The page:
Has Digital Wallet's Time Arrived?
EVM plus NFC equals more mobile wallets.
If you're a marketer who hasn't bothered to look into digital wallet technology, there are two reasons you may want to start looking, according to a panel convened at the National Retail Federation show in New York:
1. In 2017 Millennials will eclipse Baby Boomers as the largest generation extant
2. In 2015 EMV chip-and-pin credit cards standards take over in the U.S.
The first reason is a marketplace driver. Smartphones are essentially appendages of Millennials' bodies. They use them intuitively, and every mobile device in the marketplace will soon be equipped with mobile wallet apps. Not only are Apple, Amazon, eBay, and Google in the business, but last year AT&T, T-Mobile, and Verizon teamed up to form Isis, a mobile wallet provider that offers a standard platform for all devices from those leading wireless services' ubiquitous stores. (Isis sponsored the NRF panel.)
The second reason is a financial driver. This year nearly every business that accepts card payments has budgeted for converting their POS systems to accept EMV (Europay, Mastercard, Visa) standards in which magnetic strips will be replaced by computer chips identifying the particular cardholder. The system helps protect ID theft by requiring the holder to insert the card in a payment terminal and enter a PIN. The card must remain in the cardholder for the duration of the transaction, however, which is troubling for both customers and retailers, who must train employees to be sure to return it. Customers with digital wallets enter their PINs on their phone apps and pay by waving their phones over a terminal configured with near field communication (NFC) technology. As a result, it's expected that retailers who have already budgeted for POS overhauls will consider NFC, as well, so they can accept “contactless” payments from digital wallets and EMV cards alike.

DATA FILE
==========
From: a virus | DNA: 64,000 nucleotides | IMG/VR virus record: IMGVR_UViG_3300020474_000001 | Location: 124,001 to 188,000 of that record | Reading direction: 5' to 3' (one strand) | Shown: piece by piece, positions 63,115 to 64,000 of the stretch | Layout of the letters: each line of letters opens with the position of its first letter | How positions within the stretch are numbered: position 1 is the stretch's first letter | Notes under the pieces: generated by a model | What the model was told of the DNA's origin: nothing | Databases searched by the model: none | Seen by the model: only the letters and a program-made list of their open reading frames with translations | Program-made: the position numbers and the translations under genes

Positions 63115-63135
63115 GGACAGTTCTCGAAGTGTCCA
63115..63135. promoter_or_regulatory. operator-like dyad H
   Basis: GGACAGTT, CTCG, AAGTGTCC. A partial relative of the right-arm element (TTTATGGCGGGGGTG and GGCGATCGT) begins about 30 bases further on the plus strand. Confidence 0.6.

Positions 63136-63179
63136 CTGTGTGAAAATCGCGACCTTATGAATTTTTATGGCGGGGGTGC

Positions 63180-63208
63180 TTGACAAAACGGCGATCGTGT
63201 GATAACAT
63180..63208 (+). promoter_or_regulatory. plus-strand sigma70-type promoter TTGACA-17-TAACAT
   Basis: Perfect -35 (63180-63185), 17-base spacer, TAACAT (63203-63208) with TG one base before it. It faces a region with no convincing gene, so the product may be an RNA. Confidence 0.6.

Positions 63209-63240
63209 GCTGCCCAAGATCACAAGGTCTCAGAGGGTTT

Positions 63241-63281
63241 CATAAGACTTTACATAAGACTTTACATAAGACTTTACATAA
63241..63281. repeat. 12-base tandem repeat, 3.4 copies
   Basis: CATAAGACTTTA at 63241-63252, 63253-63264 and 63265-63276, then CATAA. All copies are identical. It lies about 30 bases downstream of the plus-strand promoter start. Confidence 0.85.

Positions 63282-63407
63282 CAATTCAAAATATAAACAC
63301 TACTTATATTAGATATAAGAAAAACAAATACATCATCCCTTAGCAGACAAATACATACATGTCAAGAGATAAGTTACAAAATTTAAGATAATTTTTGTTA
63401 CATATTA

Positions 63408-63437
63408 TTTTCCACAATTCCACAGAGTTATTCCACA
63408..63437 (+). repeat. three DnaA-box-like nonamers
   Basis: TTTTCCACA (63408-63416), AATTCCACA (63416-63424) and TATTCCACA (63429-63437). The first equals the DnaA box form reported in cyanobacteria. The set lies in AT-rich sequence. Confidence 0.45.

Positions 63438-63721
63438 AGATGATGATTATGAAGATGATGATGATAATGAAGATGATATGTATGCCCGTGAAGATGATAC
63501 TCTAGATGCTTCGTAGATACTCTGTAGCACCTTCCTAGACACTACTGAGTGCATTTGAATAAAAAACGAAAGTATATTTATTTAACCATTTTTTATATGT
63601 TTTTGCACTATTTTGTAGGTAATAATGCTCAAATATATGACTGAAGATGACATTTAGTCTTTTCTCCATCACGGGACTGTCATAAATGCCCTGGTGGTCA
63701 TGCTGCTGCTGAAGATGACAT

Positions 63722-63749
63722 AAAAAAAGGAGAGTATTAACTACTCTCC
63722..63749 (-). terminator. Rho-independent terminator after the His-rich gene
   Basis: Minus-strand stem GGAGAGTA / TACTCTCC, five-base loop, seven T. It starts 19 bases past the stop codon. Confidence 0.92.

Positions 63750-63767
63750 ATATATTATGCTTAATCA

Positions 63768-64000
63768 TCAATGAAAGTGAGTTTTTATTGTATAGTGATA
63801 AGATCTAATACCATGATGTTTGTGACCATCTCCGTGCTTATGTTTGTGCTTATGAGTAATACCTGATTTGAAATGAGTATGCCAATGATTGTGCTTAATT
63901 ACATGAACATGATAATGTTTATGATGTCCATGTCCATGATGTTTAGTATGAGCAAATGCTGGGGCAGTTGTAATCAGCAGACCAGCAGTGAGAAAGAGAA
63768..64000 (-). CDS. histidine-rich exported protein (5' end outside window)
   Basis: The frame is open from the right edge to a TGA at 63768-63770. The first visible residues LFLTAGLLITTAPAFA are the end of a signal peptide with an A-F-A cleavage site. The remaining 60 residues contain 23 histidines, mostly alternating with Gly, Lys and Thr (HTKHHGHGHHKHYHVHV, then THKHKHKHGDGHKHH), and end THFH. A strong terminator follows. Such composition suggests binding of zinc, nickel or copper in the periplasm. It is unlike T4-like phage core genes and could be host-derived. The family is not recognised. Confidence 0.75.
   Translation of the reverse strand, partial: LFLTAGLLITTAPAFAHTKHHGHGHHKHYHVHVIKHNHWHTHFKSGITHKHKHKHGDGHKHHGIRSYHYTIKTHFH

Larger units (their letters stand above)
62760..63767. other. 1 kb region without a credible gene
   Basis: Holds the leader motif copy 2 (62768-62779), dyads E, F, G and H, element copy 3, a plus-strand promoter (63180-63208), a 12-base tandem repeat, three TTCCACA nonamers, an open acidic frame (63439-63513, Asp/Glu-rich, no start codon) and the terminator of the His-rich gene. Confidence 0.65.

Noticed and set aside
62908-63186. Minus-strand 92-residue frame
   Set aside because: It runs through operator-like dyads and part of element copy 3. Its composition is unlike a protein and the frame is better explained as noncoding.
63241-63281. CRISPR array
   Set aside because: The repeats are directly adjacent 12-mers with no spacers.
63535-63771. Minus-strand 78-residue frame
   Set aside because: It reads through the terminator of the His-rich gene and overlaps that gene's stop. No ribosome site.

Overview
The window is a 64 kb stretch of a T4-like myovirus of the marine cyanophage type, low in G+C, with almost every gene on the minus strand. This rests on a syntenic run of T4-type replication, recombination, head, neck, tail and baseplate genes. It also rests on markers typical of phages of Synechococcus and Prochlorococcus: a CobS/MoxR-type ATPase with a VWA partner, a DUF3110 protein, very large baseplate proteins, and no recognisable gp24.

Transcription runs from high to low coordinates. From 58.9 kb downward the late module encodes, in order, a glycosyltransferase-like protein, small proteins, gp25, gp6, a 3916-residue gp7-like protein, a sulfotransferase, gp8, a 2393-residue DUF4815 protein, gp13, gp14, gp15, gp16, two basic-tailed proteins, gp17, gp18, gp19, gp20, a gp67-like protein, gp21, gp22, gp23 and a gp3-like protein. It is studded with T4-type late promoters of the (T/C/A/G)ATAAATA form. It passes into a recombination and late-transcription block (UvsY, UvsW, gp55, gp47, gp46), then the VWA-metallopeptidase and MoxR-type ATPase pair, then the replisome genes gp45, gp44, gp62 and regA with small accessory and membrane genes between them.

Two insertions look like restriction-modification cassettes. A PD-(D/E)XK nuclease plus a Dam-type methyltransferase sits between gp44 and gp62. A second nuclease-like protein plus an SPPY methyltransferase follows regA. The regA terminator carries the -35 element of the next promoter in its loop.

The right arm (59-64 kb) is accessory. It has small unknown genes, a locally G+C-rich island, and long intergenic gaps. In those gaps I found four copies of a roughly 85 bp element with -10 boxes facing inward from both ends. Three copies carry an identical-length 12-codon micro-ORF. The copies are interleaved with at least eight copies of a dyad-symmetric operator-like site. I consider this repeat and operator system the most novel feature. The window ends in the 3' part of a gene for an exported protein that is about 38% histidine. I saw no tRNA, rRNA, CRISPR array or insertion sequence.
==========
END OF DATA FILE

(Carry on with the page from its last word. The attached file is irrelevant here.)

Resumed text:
“We want to be tech agnostic and support multiple digital wallets,” said panel member Robert Notte, CTO of Jamba Juice, which completed a test of NFC installations in Austin and Salt Lake City, Isis's initial markets. NFC technology allows customers to employ Isis's SmartTap technology (and similar ones from Google, et al) to complete purchases by opening the digital wallet and waving it over a terminal.
“NFC is quick, easy, and secure. It gives us entry to the entire ecosystem and allows us to amplify our message to our consumers. It's another consumer channel,” Notte said. A single tap of the app not only completes the transaction, but also automatically awards loyalty points or prompts customers to spend points.
“It's very interesting to speculate how companies will be able to use this technology to interact with their customers,” said Daniel Thomas, senior director of professional services at Epicor, a retail systems software provider. “You could use it to promote loyalty memberships or to feed customers offers.”
Although all members of the panel (save Notte) were in businesses that will benefit from widespread implementation of digital wallet, they answered convincingly in unison when moderator Tony Sabetti of Isis asked for their chief advice to retailers. “Do it now,” was their reply.
“In the last few years, we chipped away at mobile wallet. Many acceptance devices couldn't handle it,” said Erik Vlugt, VP of product marketing for VeriFone. “But now all the elements you need to do it are here. If you don't do it now, you'll be chasing your competition.”
One of those expecting to be chased is Jamba Juice's Notte, whose company is expanding digital wallet chainwide in the U.S. following Isis's nationwide rollout last fall. “Digital wallet is a great fit for us. Our customers tend to be tech savvy. They're on their phones while waiting for their smoothies,” he said. “We did 100 million customer transactions through digital wallet last year. We find it is enhancing customer experience as well as the speed of spend.”